Warnes also suggests Australian investors gain some international exposure to aid diversification both in asset class and geography, particularly into US-dollar-denominated assets, such as US-facing stocks or US exchange-traded funds.

He warns against bonds, saying "they're overvalued versus equities at this point in time," although "that does not mean yields will not stop falling".

"Overleveraged property and utilities stocks would suffer if bond yields start rising," he says.

Warnes expects the S&P/ASX 200 to stay within a trading range in the year ahead at between 4,900 and 5,500, without a major boost to economic activity.

AMP Capital's chief economist Shane Oliver has warned against cash and bonds, instead pointing to real estate investment trusts and dividend-paying Australian shares, and also international shares.

He cautions against investing in residential property in Sydney and Melbourne, saying they had done "spectacularly well" over the past four years, but Brisbane could be a better bet in future after having lagged its southern rivals.

Lower returns?

Meanwhile, Glenn Rushton, executive director of Rushton Financial Services, suggests investors should prepare for a world of lower returns and higher volatility.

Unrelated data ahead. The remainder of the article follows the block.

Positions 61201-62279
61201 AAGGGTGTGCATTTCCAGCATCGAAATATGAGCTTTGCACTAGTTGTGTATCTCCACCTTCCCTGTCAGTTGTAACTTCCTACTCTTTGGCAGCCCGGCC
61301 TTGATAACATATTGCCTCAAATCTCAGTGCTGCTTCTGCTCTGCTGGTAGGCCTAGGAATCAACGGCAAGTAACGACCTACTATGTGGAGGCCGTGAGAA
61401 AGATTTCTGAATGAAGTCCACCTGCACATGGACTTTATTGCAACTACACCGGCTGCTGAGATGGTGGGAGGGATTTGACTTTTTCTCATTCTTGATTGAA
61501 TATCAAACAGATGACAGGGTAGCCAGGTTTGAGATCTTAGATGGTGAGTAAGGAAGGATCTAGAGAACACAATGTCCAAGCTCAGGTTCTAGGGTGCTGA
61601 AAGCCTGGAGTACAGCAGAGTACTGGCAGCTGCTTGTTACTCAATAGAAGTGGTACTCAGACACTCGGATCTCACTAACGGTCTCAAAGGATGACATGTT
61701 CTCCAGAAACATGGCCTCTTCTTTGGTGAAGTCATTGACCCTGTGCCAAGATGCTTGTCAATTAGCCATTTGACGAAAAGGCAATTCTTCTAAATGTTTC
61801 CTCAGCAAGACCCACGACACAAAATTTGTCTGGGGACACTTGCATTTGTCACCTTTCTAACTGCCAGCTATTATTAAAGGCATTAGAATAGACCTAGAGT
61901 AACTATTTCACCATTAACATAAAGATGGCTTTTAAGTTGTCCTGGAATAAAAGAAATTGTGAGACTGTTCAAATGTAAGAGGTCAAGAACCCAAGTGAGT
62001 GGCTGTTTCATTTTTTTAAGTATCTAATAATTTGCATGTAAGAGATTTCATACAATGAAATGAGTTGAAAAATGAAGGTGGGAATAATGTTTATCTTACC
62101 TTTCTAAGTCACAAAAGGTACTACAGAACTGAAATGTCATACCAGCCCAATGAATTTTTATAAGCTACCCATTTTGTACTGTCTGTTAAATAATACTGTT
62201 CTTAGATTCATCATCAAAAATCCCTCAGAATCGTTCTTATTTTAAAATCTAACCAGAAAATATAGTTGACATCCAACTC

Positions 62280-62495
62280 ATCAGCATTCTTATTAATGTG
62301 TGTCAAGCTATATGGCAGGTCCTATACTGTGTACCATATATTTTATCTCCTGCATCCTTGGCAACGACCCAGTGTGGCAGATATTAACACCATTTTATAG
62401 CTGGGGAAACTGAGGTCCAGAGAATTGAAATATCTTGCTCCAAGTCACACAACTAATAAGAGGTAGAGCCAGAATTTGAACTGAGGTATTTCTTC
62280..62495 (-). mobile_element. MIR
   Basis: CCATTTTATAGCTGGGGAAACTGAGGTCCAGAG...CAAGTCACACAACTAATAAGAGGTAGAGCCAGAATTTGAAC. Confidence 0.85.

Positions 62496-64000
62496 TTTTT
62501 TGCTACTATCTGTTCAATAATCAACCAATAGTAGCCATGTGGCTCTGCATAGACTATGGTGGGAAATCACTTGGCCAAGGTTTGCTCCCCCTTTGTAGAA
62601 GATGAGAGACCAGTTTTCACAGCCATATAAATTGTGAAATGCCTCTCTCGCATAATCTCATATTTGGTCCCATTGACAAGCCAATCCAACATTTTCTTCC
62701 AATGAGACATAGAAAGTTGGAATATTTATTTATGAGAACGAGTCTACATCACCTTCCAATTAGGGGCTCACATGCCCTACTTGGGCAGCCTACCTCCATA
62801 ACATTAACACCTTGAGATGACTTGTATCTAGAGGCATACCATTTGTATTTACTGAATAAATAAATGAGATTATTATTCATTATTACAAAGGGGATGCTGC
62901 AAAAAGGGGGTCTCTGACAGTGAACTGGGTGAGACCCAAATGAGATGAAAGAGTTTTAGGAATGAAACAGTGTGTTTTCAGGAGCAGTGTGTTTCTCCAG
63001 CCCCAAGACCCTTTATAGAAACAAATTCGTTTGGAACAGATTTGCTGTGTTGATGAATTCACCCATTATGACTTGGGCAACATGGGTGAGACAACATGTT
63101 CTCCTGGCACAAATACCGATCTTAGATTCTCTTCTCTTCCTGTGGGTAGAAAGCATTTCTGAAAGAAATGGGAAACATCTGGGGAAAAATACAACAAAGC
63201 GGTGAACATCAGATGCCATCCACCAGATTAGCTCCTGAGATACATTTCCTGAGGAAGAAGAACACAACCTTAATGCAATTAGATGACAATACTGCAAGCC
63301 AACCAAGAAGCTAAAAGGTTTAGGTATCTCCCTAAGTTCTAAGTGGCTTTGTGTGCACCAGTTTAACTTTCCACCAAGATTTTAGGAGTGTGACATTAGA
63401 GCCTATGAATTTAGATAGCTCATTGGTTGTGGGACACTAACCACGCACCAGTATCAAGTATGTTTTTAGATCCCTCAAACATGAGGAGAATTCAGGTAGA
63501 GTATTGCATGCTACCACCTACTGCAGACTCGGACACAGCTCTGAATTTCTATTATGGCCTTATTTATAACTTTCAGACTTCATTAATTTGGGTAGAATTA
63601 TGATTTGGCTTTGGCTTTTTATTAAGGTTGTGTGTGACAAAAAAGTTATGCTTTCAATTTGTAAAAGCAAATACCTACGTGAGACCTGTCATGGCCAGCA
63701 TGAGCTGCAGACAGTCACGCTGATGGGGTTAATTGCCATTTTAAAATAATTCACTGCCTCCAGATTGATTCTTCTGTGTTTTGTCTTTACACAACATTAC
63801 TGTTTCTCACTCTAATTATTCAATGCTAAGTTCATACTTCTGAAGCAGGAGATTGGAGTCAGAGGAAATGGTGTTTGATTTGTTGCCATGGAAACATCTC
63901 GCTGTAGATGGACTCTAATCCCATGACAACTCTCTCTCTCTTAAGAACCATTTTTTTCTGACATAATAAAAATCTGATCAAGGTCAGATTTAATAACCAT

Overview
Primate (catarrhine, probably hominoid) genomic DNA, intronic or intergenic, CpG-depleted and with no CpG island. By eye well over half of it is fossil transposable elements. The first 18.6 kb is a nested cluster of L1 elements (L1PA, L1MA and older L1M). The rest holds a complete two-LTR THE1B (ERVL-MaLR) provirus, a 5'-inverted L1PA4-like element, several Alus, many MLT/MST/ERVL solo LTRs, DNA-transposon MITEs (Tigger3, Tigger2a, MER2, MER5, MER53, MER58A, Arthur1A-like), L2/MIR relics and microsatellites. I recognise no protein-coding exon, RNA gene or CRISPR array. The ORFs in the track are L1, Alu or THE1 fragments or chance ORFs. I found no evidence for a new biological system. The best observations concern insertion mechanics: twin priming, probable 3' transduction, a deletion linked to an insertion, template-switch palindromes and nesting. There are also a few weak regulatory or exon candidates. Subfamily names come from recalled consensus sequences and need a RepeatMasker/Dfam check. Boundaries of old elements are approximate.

"In the past year we have entered an environment of lower returns, with record low official interest rates here in Australia, and low, or even negative rates, overseas," he says.

"We have also seen government bond yields hit a record low in Australia, and with little expectation of higher interest rates, they could fall even further.
 
"Meanwhile, stock markets internationally have risen strongly post the global financial crisis, as investors chase higher returns at the cost of increased risk.

"But with 'Brexit' and concerns about a hard landing in China hitting the resources sector, and worries over the US Federal Reserve's moves on interest rates, there appears little prospect of a sharp upturn in the Australian stock market.
 
"In such an environment, investors should consider alternative investment strategies, such as market neutral, which are not reliant on constantly rising asset prices, are lowly correlated to returns from shares, and can actually benefit from increased volatility."

With low returns seen from cash and bonds, a volatile share market and an uncertain outlook for residential property, a safety first approach could prove beneficial in the year ahead--backed by the confidence of Morningstar's economic moat ratings.

"Uncertainty will mean markets will remain volatile and investors have got to make sure they're comfortable with the risks they're taking," Warnes says.

"We've had some pretty good times from 2010 to 2014, but caution is to the fore in 2017--we've got to make sure we don't lose any money going forward."

More from Morningstar

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Anthony Fensom is a Morningstar contributor. This is a financial news article to be used for non-commercial purposes and is not intended to provide financial advice of any kind.